#MarchForERA . . . 38 Years In The Making

#MarchForERA . . . 38 Years In The Making

National ERA March ’78

#March For ERA ’16

Section 1. Equality of Rights under the law shall not be denied or abridged by the United States or any state on account of sex.

  • May 1976, the National Organization of Women (NOW) brought 16,000 supporters of the Equal Rights Amendment (E.R.A.) to march in Washington.
  • 1977, 4,000 people marched down Pennsylvania Avenue.
  • 1978, NOW organized over 100,000 people to march on Washington.

This March for Equality was the largest in feminist history to date. Marchers struggled through 95 degree heat to hear NOW President Smeal and other leaders speak on behalf of the ERA. Women from diverse backgrounds marched in a sea of purple, gold and white banners (reflecting the suffragist colors), to press for an extension of the time limit on ratifying the ERA — which they won.

  • 1982 The ERA was defeated — three states short of ratification.

The ERA has been re-introduced in Congress every year since 1985. NOW did not organize another major march until the

  • 1986 March for Women’s Lives, when over 120,000 women and men demonstrated in Washington, D.C. for abortion rights continued in the years to come with the second …
  • 1992 March for Women’s Lives.

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#MarchForERA Kickoff & Press Conference @ Liberty State Park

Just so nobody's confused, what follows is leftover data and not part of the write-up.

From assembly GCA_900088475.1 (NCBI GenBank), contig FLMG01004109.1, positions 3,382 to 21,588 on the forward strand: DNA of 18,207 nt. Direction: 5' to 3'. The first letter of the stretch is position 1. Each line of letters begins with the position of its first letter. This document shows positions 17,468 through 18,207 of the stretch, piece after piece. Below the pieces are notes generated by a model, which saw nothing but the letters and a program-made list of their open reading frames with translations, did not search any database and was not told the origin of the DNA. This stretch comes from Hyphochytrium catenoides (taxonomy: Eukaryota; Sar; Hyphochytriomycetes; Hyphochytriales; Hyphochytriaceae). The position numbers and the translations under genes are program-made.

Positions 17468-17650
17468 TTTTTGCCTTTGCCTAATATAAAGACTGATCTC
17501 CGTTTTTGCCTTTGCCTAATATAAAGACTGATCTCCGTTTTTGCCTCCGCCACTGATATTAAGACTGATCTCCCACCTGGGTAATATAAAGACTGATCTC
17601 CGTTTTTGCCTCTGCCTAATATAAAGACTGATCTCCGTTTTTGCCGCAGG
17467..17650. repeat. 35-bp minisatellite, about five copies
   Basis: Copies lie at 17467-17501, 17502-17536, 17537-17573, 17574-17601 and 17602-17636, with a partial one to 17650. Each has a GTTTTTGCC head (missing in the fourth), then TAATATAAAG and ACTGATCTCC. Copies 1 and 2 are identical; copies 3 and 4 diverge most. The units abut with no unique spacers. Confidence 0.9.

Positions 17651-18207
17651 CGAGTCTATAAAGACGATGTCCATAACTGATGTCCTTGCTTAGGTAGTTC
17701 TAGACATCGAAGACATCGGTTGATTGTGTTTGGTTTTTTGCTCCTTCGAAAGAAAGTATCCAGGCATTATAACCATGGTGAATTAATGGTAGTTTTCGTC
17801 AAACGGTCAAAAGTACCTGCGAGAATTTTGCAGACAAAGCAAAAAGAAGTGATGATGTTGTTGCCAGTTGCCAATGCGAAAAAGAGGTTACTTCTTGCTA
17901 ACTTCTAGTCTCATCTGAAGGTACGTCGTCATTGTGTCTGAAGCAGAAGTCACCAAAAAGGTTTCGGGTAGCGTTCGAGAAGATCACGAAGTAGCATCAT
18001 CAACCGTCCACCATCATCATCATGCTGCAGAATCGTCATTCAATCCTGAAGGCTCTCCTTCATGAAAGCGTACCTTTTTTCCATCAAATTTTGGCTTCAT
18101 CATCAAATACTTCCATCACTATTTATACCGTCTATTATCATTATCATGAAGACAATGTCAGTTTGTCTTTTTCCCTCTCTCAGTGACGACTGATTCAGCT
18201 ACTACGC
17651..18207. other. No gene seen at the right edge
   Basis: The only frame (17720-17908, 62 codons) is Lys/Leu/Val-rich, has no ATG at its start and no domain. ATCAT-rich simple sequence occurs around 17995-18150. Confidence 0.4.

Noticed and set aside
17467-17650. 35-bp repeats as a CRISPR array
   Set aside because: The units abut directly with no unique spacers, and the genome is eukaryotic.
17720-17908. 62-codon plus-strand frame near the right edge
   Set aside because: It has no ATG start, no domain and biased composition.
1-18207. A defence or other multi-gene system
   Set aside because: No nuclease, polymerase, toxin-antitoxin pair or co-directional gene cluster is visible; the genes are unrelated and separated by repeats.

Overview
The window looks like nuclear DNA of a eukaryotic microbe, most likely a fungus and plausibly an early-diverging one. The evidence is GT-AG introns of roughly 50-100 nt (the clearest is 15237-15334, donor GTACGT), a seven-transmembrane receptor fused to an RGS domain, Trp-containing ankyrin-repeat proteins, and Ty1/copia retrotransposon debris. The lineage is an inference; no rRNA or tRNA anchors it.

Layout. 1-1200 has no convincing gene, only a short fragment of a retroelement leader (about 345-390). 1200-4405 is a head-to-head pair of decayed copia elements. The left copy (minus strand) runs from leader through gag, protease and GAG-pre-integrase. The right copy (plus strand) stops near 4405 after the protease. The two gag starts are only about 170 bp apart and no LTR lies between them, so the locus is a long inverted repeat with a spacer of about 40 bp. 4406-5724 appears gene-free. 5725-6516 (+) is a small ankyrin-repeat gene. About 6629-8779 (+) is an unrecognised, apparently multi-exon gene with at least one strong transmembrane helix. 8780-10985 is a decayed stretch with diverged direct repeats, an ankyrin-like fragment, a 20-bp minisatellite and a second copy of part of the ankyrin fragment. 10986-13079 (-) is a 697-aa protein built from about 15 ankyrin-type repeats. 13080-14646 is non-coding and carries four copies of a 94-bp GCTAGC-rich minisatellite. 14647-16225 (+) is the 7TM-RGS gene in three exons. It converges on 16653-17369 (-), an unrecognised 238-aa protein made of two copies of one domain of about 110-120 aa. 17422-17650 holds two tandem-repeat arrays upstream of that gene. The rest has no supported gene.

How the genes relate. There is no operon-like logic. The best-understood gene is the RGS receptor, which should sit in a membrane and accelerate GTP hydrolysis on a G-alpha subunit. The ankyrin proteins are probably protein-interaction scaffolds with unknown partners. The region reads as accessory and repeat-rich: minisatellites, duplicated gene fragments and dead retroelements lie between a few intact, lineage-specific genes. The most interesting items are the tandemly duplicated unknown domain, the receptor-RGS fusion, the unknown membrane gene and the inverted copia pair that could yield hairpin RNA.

#MarchForERA Kickoff & Press Conference @ Liberty State Park

The first official press conference for #MarchForERA will be held at the historic Liberty State Park, with guest speakers such as

  • Helene de Boissiere-Swanson of Katrina’s Dream
  • Jess Matley of Ellevate
  • Mary Martine of NOW New Jersey.

Katrina’s Dream is an organization that works to promote the full inclusion of women in the church and society. Their website provides an ERA ‘advocacy pack’ of documents to sign and give to elected officialls, calling for the passage of the ERA. The organization was co-founded by Helene de Boissiere Swanson, her late husband William Gaines Swanson and his father George Gaines Swanson. de Boissiere Swanson is a social justice activist and a member of the Episcopalian church, who in 2015 walked through all 15 states that failed to ratify the ERA, before eventually making her way to Washington D.C.